The Greater Fort Wayne Business Weekly reports…
“A task force of 15 volunteers has evaluated nearly 1,000 suggestions for projects and initiatives that could help shape Fort Wayne’s future.
Members have narrowed that number down to 24 they believe could get the most bang out of a $77-million financial legacy the city has coming.
Fort Wayne Mayor Tom Henry appointed the Legacy Fort Wayne task force to gather and evaluate the suggestions. It is now pulling together any additional information needed to review the ideas it tagged for further consideration.
Two of the most popular proposals at the website related to passenger rail service development and Headwaters Junction. Both made it to the top tier of suggestions that will receive further consideration.
The Northeast Indiana Passenger Rail Association requested $2.15 million in funding for a study on the impact passenger rail service could have on the city and for planning, predevelopment and engineering steps needed to restore passenger rail service to Fort Wayne. The funding also would support collaborative efforts with passenger rail groups in other Indiana cities.
“We’re really appreciative of the support we appear to have from the legacy committee based on our proposal, and we’re also moving on our own,” said Fred Lanahan, NIPRA president. “We have a broad and rock-solid membership that is going to help us in a variety of ways.”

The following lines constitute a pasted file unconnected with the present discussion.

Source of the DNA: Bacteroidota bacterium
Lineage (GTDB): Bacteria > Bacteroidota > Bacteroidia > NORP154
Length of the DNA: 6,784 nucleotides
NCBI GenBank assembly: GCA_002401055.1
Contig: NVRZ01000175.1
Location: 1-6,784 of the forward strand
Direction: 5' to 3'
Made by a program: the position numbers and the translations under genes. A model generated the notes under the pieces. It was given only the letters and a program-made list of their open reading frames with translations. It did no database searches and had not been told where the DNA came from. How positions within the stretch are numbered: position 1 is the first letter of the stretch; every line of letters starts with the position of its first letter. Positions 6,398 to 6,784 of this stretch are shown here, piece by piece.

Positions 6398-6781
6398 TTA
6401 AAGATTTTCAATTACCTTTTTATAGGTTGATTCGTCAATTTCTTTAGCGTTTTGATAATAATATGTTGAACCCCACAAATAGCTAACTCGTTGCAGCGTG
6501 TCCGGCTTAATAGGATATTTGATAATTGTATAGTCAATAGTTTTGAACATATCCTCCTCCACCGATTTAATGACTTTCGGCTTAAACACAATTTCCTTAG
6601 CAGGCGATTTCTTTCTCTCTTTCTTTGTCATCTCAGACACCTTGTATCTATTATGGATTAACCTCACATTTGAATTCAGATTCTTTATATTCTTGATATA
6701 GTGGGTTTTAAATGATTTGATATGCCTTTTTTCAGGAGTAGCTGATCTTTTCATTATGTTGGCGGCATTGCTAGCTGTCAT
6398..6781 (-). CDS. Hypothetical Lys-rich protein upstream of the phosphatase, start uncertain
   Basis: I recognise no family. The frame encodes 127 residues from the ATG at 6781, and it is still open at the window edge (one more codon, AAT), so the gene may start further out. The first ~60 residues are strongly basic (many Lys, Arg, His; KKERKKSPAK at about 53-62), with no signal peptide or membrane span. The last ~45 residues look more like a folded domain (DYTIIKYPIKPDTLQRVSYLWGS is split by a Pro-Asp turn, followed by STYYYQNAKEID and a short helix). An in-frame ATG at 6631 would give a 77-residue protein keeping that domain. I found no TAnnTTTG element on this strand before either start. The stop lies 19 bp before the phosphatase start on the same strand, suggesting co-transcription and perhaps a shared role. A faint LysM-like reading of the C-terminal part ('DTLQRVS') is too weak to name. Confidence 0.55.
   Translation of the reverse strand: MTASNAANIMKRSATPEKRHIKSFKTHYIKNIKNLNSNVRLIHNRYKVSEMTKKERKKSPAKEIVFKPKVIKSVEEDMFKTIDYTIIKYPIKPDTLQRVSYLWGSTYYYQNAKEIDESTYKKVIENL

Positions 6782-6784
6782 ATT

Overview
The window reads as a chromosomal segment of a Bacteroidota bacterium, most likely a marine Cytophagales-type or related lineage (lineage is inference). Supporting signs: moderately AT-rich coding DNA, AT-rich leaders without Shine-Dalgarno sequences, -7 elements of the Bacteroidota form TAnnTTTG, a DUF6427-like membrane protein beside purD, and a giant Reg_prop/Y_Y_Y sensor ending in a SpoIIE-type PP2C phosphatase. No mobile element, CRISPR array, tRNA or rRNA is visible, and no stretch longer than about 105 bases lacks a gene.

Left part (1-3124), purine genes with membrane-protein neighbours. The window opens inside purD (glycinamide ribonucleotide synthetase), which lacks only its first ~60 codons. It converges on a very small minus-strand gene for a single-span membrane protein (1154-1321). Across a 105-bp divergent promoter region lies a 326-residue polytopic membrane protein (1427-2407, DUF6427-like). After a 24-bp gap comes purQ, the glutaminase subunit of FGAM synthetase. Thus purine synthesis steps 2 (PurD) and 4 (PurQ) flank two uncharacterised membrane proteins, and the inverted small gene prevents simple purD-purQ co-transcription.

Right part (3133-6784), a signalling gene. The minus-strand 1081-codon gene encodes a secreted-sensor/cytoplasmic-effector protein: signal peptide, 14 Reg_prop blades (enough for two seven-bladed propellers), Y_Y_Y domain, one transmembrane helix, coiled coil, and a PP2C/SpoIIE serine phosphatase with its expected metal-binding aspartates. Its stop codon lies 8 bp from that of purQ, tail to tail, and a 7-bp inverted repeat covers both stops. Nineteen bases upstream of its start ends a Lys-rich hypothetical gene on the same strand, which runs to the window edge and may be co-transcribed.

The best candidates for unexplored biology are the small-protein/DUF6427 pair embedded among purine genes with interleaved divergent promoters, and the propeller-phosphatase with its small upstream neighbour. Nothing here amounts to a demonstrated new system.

Kelly Lynch, project manager for Headwaters Junction, said plans for the mixed-use gateway and downtown attraction project showcasing the Nickel Plate Railroad steam locomotive No. 765 at the North River property predate the legacy request for proposals and fit with previous community planning.
“A lot of people see this as an opportunity to further legitimize the concept,” he said. “I was told by people involved in the (legacy) project it was one of the bold and visionary ideas submitted.”
“Seed money for the development of the project — for its planning and implementation and design — would take it to the next level, which is more than just me armed with a 50-page conceptual plan,” Lynch said. “There are a lot of doors that could still be opened.”